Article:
Getting out of the maze with A star

    A local IT company (who shall remain unnamed in this post and shall be thankful for that) was offering free tickets to this year’s Campus Party event in Mexico. To get the tickets, you needed to complete a programming challenge. Since I’ve never attended any Campus Party* and I enjoyed solving the programming challenge for the Wizeline event, I took some time to solve this one.

    Basically, the challenge was to find the optimal way out of a squared, bi-dimensional maze. Using an API, you registered for the challenge, requested a maze of size n by n, then you were supposed to find the optimal path to get out of it (using a program, of course) and then you had to submit your path as a list of (x,y) positions, starting at (0,0) and finishing at a position where a goal (designated by “x”) was placed. An example of a small 8×8 maze would be something like this:


    The zeroes are obstacles or walls, the ones are clear paths. So the solution in the previous example is obvious: (0,0), (0,1), (0,2), (0,3), (1,3), (2,3), (2,2), (3,2), (4,2), (4,3), (4,4), (5,4), (6,4), (7,4), (7,5), (7,6), (7,7).

    Here is another example:


    Which is still obvious. However, when I began to request mazes of bigger sizes I noticed the full complexity of the problem: There were many bifurcations and dead-ends. Of course, mazes are supposed to be confusing, that is the whole point of their existence. And not only that, I had to submit the shortest path from start to finish. That meant I could not use a brute-force method to find the goal by walking every possible path in the maze until I found it. The best part was that I had to solve a 1000×1000 maze to claim the prize.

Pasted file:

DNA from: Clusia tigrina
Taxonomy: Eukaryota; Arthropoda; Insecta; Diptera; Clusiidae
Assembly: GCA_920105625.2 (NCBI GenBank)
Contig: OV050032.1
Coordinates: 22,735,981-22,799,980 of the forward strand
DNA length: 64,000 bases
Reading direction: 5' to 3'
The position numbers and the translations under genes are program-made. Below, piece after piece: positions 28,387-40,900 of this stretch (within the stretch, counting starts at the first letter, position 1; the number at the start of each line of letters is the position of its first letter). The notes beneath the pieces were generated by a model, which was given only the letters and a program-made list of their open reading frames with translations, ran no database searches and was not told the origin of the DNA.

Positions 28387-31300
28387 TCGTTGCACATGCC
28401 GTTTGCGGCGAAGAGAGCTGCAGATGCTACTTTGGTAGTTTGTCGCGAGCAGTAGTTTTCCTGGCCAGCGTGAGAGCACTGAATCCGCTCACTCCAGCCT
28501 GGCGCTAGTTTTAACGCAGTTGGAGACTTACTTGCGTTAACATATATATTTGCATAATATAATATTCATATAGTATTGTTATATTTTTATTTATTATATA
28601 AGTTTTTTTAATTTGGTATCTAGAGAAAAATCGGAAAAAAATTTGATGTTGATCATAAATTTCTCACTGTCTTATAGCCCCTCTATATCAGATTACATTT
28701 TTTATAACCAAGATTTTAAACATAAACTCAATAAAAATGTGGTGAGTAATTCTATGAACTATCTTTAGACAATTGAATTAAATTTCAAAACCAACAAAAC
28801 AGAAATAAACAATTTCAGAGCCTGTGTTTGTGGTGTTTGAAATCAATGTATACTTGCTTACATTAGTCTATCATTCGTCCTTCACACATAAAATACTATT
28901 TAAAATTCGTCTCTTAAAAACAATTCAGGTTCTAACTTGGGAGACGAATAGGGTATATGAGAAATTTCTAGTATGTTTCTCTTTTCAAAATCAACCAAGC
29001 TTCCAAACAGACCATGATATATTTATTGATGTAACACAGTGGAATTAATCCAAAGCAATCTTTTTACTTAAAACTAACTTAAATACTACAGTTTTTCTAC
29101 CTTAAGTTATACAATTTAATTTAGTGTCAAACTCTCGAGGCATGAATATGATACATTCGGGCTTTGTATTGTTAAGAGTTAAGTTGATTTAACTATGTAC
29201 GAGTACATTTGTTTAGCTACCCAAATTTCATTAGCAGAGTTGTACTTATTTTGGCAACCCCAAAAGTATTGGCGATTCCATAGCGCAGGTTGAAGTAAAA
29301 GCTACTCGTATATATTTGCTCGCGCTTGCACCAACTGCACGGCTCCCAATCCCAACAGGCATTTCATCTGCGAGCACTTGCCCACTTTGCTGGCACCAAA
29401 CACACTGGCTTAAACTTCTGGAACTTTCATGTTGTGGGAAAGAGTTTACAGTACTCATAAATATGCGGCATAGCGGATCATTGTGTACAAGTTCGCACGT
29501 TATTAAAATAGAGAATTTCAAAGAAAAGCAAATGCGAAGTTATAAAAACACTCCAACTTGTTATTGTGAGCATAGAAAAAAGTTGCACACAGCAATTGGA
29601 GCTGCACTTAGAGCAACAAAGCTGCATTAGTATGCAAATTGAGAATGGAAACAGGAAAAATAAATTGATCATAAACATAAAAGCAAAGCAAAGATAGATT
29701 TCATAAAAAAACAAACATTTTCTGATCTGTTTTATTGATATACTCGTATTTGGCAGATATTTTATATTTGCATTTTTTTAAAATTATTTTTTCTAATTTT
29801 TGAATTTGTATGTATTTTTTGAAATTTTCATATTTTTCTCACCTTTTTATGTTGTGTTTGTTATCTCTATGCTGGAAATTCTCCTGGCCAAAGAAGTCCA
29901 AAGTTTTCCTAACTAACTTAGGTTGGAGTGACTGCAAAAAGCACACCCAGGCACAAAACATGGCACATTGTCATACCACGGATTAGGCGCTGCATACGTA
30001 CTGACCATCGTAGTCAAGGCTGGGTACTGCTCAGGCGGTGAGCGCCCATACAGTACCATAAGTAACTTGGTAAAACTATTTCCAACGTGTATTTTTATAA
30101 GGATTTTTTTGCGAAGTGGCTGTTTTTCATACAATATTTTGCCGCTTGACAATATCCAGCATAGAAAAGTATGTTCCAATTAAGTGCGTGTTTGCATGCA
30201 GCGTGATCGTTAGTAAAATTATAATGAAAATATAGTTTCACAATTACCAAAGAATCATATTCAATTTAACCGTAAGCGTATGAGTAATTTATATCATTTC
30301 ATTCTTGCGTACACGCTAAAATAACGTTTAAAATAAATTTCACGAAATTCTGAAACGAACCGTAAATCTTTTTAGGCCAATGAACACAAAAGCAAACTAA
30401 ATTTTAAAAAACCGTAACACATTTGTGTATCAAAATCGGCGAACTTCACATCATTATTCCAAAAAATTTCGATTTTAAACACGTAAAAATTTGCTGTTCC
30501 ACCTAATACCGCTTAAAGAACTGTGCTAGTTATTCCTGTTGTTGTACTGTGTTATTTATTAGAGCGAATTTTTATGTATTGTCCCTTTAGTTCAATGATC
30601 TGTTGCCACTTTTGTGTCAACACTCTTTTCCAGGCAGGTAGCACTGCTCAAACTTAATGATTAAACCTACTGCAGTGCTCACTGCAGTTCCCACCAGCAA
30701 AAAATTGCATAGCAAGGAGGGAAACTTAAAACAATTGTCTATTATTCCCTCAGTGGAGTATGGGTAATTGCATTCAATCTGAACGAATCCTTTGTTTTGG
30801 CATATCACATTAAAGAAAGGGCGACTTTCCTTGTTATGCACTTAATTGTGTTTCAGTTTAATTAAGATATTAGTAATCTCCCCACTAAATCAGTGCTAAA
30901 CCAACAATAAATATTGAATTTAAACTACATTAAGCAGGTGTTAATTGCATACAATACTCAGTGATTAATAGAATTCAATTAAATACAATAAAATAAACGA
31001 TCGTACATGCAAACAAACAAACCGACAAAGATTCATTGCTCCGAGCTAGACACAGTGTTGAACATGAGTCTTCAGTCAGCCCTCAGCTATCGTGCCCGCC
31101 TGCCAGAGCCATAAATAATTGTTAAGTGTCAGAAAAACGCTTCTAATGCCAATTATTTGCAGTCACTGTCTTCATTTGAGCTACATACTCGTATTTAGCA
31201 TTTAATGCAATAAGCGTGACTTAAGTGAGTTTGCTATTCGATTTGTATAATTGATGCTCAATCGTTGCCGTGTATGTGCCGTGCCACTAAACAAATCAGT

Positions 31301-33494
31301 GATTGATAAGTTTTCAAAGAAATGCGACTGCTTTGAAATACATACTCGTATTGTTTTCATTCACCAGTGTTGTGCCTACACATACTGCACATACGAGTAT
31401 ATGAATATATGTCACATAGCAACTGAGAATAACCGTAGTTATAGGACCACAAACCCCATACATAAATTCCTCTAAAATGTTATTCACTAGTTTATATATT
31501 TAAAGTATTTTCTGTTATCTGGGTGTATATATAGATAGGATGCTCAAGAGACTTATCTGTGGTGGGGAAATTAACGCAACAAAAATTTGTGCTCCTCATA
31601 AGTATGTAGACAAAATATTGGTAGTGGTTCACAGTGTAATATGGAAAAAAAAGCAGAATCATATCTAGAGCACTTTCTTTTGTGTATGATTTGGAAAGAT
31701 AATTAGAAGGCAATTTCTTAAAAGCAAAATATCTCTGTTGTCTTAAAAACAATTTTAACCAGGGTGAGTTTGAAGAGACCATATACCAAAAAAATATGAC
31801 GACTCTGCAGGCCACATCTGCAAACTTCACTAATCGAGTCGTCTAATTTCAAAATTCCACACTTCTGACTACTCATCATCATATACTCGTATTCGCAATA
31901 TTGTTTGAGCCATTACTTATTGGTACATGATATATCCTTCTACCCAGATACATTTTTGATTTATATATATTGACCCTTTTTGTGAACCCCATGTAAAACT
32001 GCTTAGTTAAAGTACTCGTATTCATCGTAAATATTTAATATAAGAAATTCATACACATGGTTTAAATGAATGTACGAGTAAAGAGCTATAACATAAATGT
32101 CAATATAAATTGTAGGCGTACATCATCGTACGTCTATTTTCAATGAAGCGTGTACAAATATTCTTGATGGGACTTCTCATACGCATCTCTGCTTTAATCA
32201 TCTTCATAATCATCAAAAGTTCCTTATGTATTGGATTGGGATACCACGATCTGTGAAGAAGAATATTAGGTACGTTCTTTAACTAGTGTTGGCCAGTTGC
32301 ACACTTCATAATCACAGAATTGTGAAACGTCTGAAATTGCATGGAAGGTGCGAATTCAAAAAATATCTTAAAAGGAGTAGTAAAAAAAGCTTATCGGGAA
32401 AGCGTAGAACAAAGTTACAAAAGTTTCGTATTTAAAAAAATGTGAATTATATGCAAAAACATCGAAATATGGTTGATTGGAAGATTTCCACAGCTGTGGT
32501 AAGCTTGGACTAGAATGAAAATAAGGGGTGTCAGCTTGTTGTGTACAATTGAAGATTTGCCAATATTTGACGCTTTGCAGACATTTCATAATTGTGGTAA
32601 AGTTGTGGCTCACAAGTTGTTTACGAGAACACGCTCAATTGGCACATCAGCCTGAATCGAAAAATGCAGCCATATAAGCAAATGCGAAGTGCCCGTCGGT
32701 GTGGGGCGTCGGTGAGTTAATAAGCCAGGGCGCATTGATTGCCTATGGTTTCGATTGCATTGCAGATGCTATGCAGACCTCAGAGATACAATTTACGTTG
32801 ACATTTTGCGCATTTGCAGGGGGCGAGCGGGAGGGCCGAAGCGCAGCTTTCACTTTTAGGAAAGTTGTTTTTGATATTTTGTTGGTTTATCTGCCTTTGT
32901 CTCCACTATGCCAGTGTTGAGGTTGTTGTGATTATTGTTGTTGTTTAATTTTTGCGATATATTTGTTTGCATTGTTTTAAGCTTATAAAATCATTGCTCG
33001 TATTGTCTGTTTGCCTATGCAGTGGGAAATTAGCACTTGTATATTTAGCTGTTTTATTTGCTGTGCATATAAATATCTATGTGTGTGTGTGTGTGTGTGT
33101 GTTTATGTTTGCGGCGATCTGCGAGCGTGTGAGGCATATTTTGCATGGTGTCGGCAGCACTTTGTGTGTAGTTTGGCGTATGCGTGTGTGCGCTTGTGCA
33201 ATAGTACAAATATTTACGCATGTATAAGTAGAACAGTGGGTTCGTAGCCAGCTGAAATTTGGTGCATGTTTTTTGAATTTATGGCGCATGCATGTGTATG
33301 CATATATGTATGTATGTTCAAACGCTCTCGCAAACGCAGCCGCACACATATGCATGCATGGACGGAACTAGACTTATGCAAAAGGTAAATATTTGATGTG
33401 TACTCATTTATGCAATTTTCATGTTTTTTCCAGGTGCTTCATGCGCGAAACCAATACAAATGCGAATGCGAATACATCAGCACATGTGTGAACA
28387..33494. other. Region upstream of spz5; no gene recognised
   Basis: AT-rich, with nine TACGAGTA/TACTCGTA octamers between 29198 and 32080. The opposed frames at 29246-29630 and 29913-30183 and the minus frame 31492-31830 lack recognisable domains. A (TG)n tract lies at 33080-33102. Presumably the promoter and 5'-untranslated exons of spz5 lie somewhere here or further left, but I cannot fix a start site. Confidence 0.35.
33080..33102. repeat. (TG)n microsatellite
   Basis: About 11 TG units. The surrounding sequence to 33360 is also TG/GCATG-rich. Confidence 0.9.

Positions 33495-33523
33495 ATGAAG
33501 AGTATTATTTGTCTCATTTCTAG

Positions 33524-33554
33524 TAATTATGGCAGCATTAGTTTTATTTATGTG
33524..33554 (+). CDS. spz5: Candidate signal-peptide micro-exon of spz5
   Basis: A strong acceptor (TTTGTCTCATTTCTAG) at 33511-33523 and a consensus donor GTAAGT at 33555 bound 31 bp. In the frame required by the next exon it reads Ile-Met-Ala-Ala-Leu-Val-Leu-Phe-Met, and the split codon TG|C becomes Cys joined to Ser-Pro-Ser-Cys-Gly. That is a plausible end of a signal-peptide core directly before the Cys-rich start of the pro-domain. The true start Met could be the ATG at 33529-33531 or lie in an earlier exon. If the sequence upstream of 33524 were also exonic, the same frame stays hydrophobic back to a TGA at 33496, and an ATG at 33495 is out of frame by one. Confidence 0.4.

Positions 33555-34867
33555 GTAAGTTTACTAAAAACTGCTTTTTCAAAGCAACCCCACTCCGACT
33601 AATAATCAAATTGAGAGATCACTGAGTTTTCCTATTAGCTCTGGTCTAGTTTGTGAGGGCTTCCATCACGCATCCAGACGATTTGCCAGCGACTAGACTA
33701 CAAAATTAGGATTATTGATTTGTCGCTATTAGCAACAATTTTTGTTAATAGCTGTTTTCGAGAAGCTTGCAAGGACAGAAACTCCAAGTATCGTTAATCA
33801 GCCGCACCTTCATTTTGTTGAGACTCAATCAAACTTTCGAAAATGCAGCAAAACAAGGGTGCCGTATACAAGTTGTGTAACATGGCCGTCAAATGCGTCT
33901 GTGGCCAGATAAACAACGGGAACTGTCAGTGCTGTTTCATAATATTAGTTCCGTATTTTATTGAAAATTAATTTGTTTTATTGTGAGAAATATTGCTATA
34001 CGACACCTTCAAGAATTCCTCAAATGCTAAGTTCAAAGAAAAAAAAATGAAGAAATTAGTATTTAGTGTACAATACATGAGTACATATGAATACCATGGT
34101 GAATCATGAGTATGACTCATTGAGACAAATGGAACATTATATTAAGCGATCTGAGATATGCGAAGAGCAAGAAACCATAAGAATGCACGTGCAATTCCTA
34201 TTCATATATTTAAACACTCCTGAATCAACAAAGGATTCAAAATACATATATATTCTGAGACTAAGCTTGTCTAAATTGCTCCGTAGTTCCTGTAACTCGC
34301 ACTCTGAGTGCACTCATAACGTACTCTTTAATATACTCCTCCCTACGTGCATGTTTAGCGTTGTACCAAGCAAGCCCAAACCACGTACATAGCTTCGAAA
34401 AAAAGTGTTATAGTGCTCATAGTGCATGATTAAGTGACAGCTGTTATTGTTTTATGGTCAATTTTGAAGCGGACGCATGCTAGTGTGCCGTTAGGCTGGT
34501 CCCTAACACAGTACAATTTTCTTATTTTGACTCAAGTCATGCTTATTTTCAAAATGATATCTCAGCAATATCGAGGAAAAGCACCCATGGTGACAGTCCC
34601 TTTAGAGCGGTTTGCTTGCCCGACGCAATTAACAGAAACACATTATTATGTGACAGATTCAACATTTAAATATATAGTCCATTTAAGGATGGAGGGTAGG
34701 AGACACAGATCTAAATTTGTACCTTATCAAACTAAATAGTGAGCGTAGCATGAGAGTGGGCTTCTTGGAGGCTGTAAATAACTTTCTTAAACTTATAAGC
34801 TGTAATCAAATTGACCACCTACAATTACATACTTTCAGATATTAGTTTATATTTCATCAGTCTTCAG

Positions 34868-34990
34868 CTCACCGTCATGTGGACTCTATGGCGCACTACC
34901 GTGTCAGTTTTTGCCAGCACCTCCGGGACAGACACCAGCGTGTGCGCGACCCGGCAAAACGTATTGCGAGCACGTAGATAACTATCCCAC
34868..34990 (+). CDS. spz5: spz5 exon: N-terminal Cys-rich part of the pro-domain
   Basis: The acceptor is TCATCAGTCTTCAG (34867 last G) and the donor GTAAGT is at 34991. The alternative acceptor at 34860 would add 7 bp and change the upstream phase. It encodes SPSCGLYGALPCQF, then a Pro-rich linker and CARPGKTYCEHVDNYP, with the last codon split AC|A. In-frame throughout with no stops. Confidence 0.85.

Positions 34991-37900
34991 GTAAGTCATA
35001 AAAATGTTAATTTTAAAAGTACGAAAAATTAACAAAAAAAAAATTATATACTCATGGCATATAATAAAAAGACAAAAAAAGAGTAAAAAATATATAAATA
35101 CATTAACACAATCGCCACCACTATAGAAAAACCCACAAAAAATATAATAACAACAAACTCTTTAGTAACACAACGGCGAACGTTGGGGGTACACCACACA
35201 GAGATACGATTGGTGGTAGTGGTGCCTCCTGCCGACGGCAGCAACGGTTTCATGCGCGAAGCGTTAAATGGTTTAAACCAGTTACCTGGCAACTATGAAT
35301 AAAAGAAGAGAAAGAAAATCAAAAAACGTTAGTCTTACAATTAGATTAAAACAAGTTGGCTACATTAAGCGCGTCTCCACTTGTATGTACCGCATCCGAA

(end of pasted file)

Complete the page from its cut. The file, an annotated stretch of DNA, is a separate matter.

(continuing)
A 1000×1000 maze might not sound very big, but once you think about all the possible configurations in that space, you realize it is not an easy task. Thankfully, getting out of mazes is a very old problem, pioneered by Cretan kings who wanted to hide away their funny-looking stepsons. For that reason, a lot of smart people have spent a lot of time trying to find the best solution to such a problem, better known as the “shortest path problem”. Among those people was Edsger W. Dijkstra, a dutch mathematician and a computer scientist who rarely used a computer. Dijkstra is one of the elder gods of computer science and now spends his afterlife looking disapprovingly at students who use GOTO statements.

    In 1959, Mr. Dijkstra successfully designed an eponymous algorithm to find the shortest path between two points in any structure where there could be obstacles, varying distances, bifurcations, and dead-ends. This algorithm (or a similar algorithm, at least) is what mapping software uses to recommend trajectories (I believe Google maps uses Contraction hierarchies since they need and can pre-compute routes in order to improve execution times).

    One of these variations of Dijkstra’s algorithm is the A* algorithm (pronounced “A Star”). It was created in 1968 by Peter Hart, Nils Nilsson and Bertram Raphael, all of them Stanford scientists. A*, in turn, has many variations.

    So, I used an implementation of the A* algorithm to successfully find the shortest path in the 1000×1000 maze. I sent my solution and even when the API itself confirmed it was the optimal path to exit the maze, I never got the prize, not even a reply saying “Somebody solved it before you” or “We ran out of prizes”. I found that very unprofessional and irritating since the rules specifically said to send an email to a certain person notifying about the solution.

    Since the Campus Party is now over and I am still a little salty about being ignored, I uploaded my solution to my Github repository. It is a very quick and dirty solution, but it works, so don’t laugh too much (or better yet, improve it and create a pull request). Thankfully, I learned many interesting things and had fun doing this programming exercise so it was not a complete waste of time.


  • The total number of actual parties I’ve attended tends to zero.